How does one respond to the HiPPO? With the immortal words of The Dude, of course!

"Yeah, well, you know, that's just, like, uh, your opinion, man."

Opinions are important, but we want everyone's opinion and we want to put those opinions in context of all the available options! When a conversation framework is used to turn opinions into a quantitative estimate that can drive consistent and objective prioritization of work, it becomes easy to justify a change in plans. When teams track how much value they delivered relative to what was committed to (instead of static features or objectives) then the reluctance to take on valuable, unplanned work goes away; even more importantly, the team is armed with the data to push-back against unplanned work that really isn't as valuable as the HiPPO made it seem!

The HiPPO vs. The Dude

Dude's Law isn't the only way to prioritize work. There are other techniques you may decide to use, just know that if you stick with the HiPPO you run the risk of seriously damaging team morale and momentum. The HiPPO destroys, the Dude abides.

Friday, March 6, 2015

Practical Application of Dude's Law: The Value Estimation Game

Last summer, Todd Kromann and I presented on Dude's Law at Agile2014, and I figured it was high time that I wrote a blog post to walk through what we covered.

Dude's Law

If you're not already familiar with the Agile Dude, David Hussman, we highly recommend becoming familiar. David is most well-known for his coining of Dude's Law, which states that "Value = Why / How". The intent behind Dude's Law was to help teams avoid what David refers to as the "Recipe Trap" - doing things because that's what the "recipe" (read prescribed methodology or management mandate) says you're supposed do.

Dude's Law: Value = Why / How

Using Dude's Law as a coach is extremely powerful.It's a simple way for people to question everything they do. It emphasizes the need to know why we do the things we do. It resonates with people at an almost instinctual level.


The more Todd and I used Dude's Law in our coaching, the more applications we found for it. Eventually, we noticed the similarities between Dude's Law and Don Reinertsen's concept of "Weighted Shortest Job First", or WSJF.

WSJF is a powerful prioritization tool. There are basically three underlying principles to WSJF. First, if all the work you have to do is the same size, you do the job with the highest cost of delay first. In other words, we want to do the work that is the most urgent or will cost us the most to not do. After all, if all the work items are going to cost us the same amount then we want to get the most out of the time spent.

Second, if all the work you have to do has the same cost of delay, do the shortest job first. In other words, if all work is equally expensive to not do then we want to start getting benefit as quickly as possible.

Third, if both the size and cost of delay are variable, do the weighted shortest job first. You do this by dividing the cost of delay by the size; the higher the result, the sooner the work in question should be executed. Since our highest cost is typically the manpower necessary to do the work, size is defined by duration. Duration is also useful as the denominator because it emphasizes the need to get things delivered quickly, so we have a bias towards smaller slices of value.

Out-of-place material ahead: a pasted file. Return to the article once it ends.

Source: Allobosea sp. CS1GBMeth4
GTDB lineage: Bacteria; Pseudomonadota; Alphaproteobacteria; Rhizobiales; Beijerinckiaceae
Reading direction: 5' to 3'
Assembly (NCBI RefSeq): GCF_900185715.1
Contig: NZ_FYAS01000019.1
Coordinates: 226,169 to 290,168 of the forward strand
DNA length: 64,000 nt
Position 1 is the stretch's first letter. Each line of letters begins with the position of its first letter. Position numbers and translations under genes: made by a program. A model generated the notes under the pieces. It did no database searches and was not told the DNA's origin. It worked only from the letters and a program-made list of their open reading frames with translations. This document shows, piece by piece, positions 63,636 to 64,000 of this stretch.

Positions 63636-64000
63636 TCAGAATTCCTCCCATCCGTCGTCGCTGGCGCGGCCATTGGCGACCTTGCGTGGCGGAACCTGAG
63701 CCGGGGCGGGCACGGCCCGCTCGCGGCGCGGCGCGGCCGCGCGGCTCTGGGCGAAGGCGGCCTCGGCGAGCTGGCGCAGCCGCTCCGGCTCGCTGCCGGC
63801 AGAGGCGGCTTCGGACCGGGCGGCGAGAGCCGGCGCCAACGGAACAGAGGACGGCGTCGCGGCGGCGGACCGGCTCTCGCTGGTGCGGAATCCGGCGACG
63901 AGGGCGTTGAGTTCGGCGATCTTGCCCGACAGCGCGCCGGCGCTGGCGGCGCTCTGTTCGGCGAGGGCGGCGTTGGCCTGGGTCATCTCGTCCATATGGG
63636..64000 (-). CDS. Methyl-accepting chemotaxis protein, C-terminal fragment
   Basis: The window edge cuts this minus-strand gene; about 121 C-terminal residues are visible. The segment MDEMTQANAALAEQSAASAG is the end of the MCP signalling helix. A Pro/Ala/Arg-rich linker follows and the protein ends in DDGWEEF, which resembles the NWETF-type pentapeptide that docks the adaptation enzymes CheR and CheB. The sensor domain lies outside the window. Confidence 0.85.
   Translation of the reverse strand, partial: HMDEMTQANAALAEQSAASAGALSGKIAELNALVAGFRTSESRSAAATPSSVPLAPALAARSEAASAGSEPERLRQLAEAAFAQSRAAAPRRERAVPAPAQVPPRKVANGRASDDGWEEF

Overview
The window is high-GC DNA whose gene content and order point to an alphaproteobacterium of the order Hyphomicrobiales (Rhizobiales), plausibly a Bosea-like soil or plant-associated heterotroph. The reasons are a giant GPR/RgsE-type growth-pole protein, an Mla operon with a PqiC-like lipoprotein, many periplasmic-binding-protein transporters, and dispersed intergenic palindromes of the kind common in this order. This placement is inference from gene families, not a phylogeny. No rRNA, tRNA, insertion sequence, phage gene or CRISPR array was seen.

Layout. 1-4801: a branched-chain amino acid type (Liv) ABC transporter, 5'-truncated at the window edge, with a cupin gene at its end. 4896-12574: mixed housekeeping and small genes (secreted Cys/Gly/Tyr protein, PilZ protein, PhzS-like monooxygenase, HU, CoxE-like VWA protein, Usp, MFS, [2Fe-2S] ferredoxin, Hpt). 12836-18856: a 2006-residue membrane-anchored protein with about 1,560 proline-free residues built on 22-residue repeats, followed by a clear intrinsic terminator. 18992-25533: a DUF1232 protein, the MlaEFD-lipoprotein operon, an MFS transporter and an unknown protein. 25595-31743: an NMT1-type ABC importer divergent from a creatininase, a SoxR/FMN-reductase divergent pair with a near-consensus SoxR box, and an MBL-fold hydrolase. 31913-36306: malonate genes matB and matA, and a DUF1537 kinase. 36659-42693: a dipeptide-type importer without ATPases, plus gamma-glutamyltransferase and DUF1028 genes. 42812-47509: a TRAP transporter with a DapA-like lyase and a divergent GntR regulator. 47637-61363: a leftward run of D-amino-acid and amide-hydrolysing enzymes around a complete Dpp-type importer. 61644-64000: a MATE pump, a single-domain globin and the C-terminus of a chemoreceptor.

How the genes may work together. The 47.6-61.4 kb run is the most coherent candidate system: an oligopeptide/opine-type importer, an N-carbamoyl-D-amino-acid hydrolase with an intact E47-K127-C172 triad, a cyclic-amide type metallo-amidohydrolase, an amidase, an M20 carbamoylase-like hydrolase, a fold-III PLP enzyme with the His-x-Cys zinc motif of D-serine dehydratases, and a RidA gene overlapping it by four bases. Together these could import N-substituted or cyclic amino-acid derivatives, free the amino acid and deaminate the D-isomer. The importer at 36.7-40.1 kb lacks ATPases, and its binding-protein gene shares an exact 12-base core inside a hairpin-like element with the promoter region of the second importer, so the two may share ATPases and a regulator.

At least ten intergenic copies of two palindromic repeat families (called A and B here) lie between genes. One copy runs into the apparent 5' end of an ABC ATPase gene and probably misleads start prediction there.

WSJF = Cost of Delay / Duration

Where's the work?

Before we go any further, we need work items. If you're applying this within a team, simply use the work that's already on your backlog (or slated to go on your backlog). Application of WSJF (or Dude's Law) tends to work best at the Epic or Feature level, but can be applied to User Stories as well.

If you don't have real-world work, you can do what we do - have the team(s) come up with their own work. We usually run this with multiple "table teams" - teams formed around tables in the room. We like to get one set of Features for the whole room so we can see the differences in prioritization by each group (it makes for some interesting conversation at the end of the workshop). To do this, we tell the room that we have a great idea for a game, but all we have is a title. Based on our market research, we know this title is a winner. We want to build "Angry Flappy Candy Bird Crush Saga". We then solicit five Features from the room that we think are essential to become profitable as quickly as possible. Voila! We now have the beginnings of a backlog.

Estimation Game

The key to applying WSJF (or Dude's Law) in the context of prioritization is the quantification of those values. We need numbers so we can do an actual numeric division to get a numeric value for WSJF (or Value). How do we do this? We highly recommend relative estimation! The most common way to use relative estimation is to use Fibonacci numbers to size items relative to each other. If you've never done this before, this can be daunting - especially for your first work item, when you do not yet have anything to compare the item's size against.